ALMA Band 1 Optics (35–50 GHz): Tolerance Analysis, Effect of Cryostat Infrared Filters and Cold Beam Measurements

  • A . Gonzalez
  • V. Tapia
  • R. Finger
  • C.-D. Huang
  • S. Asayama
  • Y.-D. Huang


The Atacama Large Millimeter/Sub-millimeter Array (ALMA) is currently the largest (sub-)mm wave telescope in the world and will be used for astronomical observations in all atmospheric windows from 35 to 950 GHz when completed. The ALMA band 1 (35–50 GHz) receiver will be used for the longest wavelength observations with ALMA. Because of the longer wavelength, the size of optics and waveguide components will be larger than for other ALMA bands. In addition, all components will be placed inside the ALMA cryostat in each antenna, which will impose severe mechanical constraints on the size and position of receiver optics components. Due to these constraints, the designs of the corrugated feed horn and lens optics are highly optimized to comply with the stringent ALMA optical requirements. In this paper, we perform several tolerance analyses to check the impact of fabrication errors in such an optimized design. Secondly, we analyze the effects of operating this optics inside the ALMA cryostat, in particular the effects of having the cryostat IR filters placed next to the band 1 feed horn aperture, with the consequent near-field effects. Finally, we report on beam measurements performed on the first three ALMA band 1 receivers inside test cryostats, which satisfy ALMA specifications. In these measurements, we can clearly observe the effects of fabrication tolerances and IR filter effects on prototype receiver performance.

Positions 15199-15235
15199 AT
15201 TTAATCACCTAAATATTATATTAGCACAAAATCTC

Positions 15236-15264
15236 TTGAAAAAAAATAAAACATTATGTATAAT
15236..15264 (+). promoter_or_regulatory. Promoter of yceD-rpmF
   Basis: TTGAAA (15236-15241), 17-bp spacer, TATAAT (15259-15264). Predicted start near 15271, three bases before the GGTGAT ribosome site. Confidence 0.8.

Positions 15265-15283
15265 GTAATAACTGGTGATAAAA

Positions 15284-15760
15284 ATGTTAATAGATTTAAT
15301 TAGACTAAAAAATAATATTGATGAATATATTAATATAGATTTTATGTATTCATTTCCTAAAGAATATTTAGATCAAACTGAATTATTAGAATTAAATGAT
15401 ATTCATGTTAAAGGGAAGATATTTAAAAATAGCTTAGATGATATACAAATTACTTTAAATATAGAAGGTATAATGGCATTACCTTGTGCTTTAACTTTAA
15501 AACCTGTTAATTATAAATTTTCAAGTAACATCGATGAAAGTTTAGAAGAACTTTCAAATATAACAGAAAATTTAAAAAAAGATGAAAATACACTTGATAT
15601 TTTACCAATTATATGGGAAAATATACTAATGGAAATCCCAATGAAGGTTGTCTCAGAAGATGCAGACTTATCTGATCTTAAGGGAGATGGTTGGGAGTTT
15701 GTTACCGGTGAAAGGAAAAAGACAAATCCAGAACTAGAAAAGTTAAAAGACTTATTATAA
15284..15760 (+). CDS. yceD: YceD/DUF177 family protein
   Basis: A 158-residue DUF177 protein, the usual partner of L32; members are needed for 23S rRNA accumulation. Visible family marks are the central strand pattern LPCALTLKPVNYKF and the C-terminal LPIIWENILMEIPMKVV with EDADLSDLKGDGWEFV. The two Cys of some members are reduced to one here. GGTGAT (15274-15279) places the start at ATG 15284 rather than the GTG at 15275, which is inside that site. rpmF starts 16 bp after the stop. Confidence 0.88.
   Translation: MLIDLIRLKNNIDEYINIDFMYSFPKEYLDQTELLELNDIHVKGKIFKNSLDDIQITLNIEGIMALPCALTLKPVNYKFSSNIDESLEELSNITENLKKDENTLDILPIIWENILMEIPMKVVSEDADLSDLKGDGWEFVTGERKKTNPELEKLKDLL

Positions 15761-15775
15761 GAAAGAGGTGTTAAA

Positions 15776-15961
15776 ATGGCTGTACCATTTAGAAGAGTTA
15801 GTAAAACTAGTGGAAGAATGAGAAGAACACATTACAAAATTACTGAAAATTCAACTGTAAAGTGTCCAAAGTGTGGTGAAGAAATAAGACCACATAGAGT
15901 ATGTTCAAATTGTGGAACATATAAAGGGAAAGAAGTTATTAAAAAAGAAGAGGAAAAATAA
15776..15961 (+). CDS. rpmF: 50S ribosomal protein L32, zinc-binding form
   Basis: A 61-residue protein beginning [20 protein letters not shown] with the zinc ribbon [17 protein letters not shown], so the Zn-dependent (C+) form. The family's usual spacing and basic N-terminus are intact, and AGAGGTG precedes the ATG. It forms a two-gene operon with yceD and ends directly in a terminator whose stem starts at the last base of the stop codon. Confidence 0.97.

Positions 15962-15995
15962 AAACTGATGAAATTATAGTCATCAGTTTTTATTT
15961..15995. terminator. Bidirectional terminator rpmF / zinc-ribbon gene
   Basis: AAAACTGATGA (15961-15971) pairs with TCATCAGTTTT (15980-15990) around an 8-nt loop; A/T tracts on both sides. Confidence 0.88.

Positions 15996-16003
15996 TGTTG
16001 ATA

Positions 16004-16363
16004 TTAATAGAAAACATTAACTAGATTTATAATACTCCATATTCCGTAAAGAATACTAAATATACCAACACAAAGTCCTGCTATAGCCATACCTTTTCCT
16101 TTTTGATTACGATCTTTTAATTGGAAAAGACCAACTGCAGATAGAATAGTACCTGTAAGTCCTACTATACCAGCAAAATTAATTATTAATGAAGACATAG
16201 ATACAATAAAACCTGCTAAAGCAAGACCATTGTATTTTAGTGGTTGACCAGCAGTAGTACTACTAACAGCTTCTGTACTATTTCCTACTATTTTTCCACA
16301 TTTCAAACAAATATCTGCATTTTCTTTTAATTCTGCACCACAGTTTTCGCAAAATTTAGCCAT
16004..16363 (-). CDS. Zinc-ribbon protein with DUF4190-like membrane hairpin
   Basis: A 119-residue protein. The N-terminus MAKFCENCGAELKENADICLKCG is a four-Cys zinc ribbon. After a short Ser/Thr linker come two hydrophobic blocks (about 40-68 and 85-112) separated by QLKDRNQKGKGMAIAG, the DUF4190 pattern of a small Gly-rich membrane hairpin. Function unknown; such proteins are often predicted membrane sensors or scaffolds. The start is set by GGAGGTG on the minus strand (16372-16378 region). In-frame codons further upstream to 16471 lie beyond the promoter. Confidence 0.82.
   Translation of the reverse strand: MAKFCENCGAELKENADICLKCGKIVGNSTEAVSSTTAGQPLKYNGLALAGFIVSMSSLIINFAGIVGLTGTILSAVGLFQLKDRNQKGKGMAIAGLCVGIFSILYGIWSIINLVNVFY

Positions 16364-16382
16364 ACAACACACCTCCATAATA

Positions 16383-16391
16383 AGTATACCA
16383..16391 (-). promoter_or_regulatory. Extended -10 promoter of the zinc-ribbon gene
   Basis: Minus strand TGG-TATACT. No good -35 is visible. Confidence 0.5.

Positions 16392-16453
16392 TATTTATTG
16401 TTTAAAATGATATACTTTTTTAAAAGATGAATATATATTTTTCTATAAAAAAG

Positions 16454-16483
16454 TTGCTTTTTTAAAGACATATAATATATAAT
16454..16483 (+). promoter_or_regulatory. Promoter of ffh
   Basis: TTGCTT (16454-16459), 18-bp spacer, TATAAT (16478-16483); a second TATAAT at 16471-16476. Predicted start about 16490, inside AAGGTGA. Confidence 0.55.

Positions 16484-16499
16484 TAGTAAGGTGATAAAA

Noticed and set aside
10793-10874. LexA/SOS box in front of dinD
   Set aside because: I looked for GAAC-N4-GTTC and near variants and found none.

Quasi-optics Radio astronomy ALMA mm-wave Tolerance analysis Cryogenic receiver Dielectric lens Corrugated horn mm-wave measurements 


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© Springer Science+Business Media, LLC 2017

Authors and Affiliations

  1. 1.National Astronomical Observatory of JapanTokyoJapan
  2. 2.Universidad de ChileSantiagoChile
  3. 3.National Chung-Shang Institute of Science and TechnologyTaichungTaiwan
  4. 4.Academia Sinica Institute of Astronomy and AstrophysicsTaipeiTaiwan

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